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NLT Study Bible Review

The NLT Study Bible has been updated for 2017. Updates mostly focus on interior design, improvements to the indexes, and of course the updated NLT translation itself. Unlike the current trend of full-color editions this one continues the traditional study Bible style with mostly text and the occasional line-drawn map.

Tyndale provided this Bible free for review. I was not required to give a positive review – only an honest review. My opinions are my own. 


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Construction and Materials

This edition is cloth over board. It comes in a nice slip case. The words NLT Study Bible are pressed into the front and the spine of the cloth. The textblock is glued. The paper is around 30 gsm and is some of my favorite paper in a study Bible. It has an ivory color and is smooth to the touch. It’s highly opaque. More opacity would help readability but it’s still very good.


The text is presented in double column paragraph format with references in the inner margin and notes at the bottom of the page in three columns. Short articles are placed between the text and the notes. Poetry uses a poetic setting. The header and notes are separated from the text by dotted lines.

The font is 9-point and is sharp. Both the black and red letter are decently dark and highly readable. The references in the inner margin ensure that the text is never lost in the bend.

There are two types of section headings. One is a bold heading that follows the outline in the book introduction. They’re labeled like an outline. The other are normal NTL headings and are in italics. Section headings include parallel passages – particularly in the Gospels.

It has around 40 characters per line with 7-8 words per line (at least for most lines). The text has good spacing and is highly readable.

Book Introductions

Introductions take 3-4 pages and include a lot of info. They include sections as well as books and have the standard information about the setting, a summary, author, composition, text, meaning, outline, etc., but also add a timeline in the margin, include quotes from commentaries, provide maps, and a list for further reading. They provide lots of good information to help you understand the setting and purpose of the book. They’re great for study.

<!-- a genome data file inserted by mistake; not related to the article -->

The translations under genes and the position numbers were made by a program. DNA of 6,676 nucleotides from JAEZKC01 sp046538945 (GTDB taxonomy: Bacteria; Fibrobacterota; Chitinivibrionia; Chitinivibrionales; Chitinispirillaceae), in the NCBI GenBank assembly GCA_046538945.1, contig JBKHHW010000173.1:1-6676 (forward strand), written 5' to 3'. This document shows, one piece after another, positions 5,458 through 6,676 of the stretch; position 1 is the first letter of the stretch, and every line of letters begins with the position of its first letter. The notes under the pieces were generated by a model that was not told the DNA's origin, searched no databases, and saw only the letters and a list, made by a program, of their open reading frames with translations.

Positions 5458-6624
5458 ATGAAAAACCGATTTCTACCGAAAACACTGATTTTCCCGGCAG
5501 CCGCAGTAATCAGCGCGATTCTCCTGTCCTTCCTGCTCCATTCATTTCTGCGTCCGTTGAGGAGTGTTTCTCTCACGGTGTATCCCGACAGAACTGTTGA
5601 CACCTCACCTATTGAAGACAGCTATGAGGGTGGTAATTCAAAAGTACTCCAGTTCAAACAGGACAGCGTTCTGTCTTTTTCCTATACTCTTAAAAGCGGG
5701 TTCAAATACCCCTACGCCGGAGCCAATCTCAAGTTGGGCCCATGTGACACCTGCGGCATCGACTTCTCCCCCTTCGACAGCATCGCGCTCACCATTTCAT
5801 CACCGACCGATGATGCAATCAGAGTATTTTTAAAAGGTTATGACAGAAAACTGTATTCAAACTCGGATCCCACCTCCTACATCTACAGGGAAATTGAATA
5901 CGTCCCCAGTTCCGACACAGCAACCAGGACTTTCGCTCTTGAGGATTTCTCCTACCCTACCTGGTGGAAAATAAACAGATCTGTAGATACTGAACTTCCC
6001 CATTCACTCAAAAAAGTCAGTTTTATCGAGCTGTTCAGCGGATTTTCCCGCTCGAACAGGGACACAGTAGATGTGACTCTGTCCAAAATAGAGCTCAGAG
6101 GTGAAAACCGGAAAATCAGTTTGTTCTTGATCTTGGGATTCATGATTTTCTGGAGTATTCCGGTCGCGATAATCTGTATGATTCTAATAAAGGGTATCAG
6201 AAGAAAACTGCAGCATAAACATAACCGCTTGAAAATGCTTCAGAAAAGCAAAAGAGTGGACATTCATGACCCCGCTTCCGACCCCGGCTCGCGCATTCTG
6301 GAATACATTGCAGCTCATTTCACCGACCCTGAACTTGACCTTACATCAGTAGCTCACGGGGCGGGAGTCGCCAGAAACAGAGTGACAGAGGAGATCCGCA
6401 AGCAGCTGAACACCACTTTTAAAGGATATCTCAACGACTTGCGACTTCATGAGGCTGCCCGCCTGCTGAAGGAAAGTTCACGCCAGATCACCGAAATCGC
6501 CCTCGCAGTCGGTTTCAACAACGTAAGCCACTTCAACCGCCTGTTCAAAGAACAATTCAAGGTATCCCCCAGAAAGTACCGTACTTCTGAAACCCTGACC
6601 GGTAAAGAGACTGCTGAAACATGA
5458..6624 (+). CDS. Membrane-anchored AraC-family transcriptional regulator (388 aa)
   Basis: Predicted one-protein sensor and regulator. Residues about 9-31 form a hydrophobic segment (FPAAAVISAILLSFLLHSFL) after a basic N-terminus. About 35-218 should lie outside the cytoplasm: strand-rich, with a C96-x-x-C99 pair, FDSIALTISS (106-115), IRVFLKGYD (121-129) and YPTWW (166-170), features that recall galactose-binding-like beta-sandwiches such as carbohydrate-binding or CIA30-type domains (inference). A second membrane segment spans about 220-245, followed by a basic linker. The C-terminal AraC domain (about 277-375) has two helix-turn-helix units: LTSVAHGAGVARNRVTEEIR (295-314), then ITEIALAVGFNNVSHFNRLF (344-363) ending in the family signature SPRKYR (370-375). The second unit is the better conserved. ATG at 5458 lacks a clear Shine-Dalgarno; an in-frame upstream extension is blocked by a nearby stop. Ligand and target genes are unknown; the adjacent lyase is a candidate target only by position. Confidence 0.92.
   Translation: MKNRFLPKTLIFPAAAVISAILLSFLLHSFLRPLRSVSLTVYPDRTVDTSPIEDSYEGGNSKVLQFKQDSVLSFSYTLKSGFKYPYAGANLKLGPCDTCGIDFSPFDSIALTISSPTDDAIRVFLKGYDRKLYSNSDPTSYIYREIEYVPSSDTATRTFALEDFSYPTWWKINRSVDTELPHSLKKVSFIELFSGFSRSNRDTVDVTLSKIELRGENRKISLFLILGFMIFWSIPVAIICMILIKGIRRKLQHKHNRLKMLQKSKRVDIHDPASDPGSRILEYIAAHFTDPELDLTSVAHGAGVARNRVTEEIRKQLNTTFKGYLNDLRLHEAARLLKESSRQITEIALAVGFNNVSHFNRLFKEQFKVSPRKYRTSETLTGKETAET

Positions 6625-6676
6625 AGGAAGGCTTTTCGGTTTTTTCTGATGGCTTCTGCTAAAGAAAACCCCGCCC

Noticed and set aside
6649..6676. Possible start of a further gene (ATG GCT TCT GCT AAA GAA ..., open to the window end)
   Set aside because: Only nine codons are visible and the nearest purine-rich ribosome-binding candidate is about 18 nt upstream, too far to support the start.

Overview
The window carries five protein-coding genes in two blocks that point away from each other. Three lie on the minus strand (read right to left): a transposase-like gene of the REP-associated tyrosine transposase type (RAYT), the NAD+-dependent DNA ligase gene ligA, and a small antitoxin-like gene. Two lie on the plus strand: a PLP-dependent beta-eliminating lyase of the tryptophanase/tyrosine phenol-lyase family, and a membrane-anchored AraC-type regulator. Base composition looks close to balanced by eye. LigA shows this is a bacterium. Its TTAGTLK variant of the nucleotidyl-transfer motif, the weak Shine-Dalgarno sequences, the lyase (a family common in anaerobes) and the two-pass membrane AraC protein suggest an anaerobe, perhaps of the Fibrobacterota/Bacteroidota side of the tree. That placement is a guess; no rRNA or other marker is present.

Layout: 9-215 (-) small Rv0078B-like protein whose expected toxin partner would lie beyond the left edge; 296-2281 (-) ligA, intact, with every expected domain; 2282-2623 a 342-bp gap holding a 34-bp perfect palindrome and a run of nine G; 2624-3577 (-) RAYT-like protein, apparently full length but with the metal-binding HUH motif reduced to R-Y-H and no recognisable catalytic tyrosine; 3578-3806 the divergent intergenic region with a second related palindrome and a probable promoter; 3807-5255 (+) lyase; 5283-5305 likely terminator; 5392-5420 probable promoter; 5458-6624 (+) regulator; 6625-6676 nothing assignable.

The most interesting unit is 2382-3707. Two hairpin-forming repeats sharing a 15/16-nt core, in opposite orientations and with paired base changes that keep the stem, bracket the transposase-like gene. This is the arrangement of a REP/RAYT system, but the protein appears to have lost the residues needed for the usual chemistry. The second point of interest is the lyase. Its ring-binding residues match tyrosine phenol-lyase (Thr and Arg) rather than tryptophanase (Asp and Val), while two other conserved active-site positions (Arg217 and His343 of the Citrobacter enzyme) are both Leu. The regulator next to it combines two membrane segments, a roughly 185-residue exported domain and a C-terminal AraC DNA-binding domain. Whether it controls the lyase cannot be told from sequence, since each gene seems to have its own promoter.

There are quite a few cross references for study. The references are placed in the inner margin and are keyed to the text with letters. Parallel passages use //. That’s a great visual that helps you see parallel passages at a glance. Here are a few examples to help you compare:

Study Material

Study material includes 300 articles, 25,000 notes, 220 charts, 200 Greek and Hebrew word studies, 90 profiles, and 85 introductions.

The articles are placed between the text and commentary. They take a few paragraphs and provide lots of references. They do have theology but they don’t always take a side on certain points. For example, the article on Creation talks about the significance of Creation and how it effects our worldview rather than the ‘how’ of Creation. It doesn’t mention topics such as days.

Of course the commentary does handle some of the topics that are not covered in the articles. Of course commentary won’t cover everything as that’s not possible in a study Bible, but it does cover a lot of verses. Many of them include word studies. It seems to be straightforward on the commentary and word studies by focusing more on facts rather than theology. For example, the definition of Elohim explains about be a plural word but using a singular verb, showing that God is one in number. They’re not trying read something into the definition that’s not there. There isn’t much that I would take issues with.